EGD secures $42.5m

Its system is solar-powered, electrified, and sold on a subscription basis
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Thursday, September 8, 2011

COLUMBIA, S.C.—Electric Guard Dog, based here, a manufacturer and installer of a solar-powered perimeter security system that is electrified and monitored by a central station, announced this week that it secured a new $42.5 million credit facility with CapitalSource.

The new facility represents a $12.4 million increase to its existing credit facility. CapitalSource managing director Will Schmidt said EGD has “found a way to build significant RMR by providing perimeter protection, an area that has usually been sold outright by systems integrators.”

“This facility will give them additional capacity to grow. We refinanced the subordinated debt,” Schmidt said. “That will make the balance sheet more effective and lower their overall cost of borrowing.”

With a 14-percent organic annual growth rate since 2007, EGD expects to have 2011 revenues of about $18 million, according to CEO Jack DeMao. “That’s virtually all commercial RMR, at approximately $1.5 million per month.”

EGD’s customers—which include UPS, FedEx, major shipping companies and equipment rental companies—typically have valuable assets stored outside.

Founded in 1973 by Bill Mullis, EGD originally provided real guard dogs. In 1991, Mullis developed the first EGD fence to protect his business, which DeMao said had been “repeatedly broken into despite the fact that there were 70 guard dogs on site.”

The fact that the system is solar-powered is popular today because it’s green, DeMao said, but it was developed so the system would function when the power went out. “We began in the Southeast, where power outages are pretty common, and the bad guys really celebrate a storm,” he said. Criminals know that most electric fences can be compromised during a power outage, and know that battery back-up only lasts so long, he said.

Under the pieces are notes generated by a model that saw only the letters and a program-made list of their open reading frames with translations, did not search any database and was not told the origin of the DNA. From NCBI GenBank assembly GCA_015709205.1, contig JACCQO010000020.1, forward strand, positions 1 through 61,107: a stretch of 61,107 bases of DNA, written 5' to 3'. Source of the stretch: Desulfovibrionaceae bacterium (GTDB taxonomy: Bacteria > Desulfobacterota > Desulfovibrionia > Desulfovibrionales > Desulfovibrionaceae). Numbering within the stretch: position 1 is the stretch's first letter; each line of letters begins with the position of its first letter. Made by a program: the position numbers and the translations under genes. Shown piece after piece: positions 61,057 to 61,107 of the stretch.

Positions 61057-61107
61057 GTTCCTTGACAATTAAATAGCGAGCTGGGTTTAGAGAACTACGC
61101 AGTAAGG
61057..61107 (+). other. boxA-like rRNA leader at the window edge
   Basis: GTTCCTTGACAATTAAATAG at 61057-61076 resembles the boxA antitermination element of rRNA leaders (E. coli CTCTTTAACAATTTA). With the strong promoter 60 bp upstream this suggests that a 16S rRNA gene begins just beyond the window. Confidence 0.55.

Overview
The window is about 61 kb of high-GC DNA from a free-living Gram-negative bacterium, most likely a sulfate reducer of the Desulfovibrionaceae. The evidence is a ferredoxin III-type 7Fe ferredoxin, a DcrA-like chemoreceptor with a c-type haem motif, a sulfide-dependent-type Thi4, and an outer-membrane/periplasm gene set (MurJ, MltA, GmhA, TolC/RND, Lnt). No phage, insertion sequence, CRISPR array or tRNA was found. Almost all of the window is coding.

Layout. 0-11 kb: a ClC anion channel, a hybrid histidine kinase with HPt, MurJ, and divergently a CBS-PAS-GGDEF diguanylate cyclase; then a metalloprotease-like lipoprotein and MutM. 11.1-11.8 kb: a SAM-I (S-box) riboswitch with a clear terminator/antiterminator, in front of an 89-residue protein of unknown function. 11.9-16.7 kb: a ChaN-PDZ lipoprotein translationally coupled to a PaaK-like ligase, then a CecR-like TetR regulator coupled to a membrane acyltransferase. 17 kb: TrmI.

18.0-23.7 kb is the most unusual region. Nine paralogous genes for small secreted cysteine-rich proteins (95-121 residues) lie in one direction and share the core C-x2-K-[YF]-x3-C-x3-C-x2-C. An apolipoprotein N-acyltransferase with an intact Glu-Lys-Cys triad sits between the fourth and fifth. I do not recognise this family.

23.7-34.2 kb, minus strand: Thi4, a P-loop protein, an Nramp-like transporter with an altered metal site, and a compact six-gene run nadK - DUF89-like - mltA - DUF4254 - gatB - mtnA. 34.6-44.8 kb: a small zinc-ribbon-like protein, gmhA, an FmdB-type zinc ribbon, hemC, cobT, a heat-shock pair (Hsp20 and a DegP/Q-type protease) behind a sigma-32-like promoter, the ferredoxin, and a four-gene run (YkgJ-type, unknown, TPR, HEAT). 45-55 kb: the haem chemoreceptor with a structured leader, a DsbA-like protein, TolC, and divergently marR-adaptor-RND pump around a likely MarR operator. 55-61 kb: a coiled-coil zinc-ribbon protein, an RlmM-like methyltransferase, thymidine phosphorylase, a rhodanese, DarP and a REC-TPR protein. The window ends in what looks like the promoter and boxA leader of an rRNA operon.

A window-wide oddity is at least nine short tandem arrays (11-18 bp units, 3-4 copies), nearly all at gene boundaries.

Today the non-lethal fence can integrate with perimeter intrusion, video surveillance and interior intrusion products.

EGD provides 24/7 technical support, by phone and on site, for the life of the contract. It will take care of the repair and maintenance of the system and it also covers liability for its customers.

Typically, EGD installs its own panels and communications networks along with the fence, “but increasingly, the bigger national customers want us to integrate our system with their video and intrusion system,” he said.

The company has just under 80 employees. It has 30 technicians and 10 installation crews (the installers are independent contractors “but they primarily work for us” DeMao said), located across the country.

 “This is a heavy-duty security solution. It’s not normally the first choice,” he said. Customers come to EGD when simpler solutions—barbed wire, extra lighting, cameras—have not been effective. “We tend to be in the toughest areas with the toughest crime issues.”

Many of its customers have seen vandalism rates drop significantly, and attrition rates are low. DeMao says that the system itself is a deterrent to crime. “Our customers say that we are the number one theft deterrent service in the U.S.”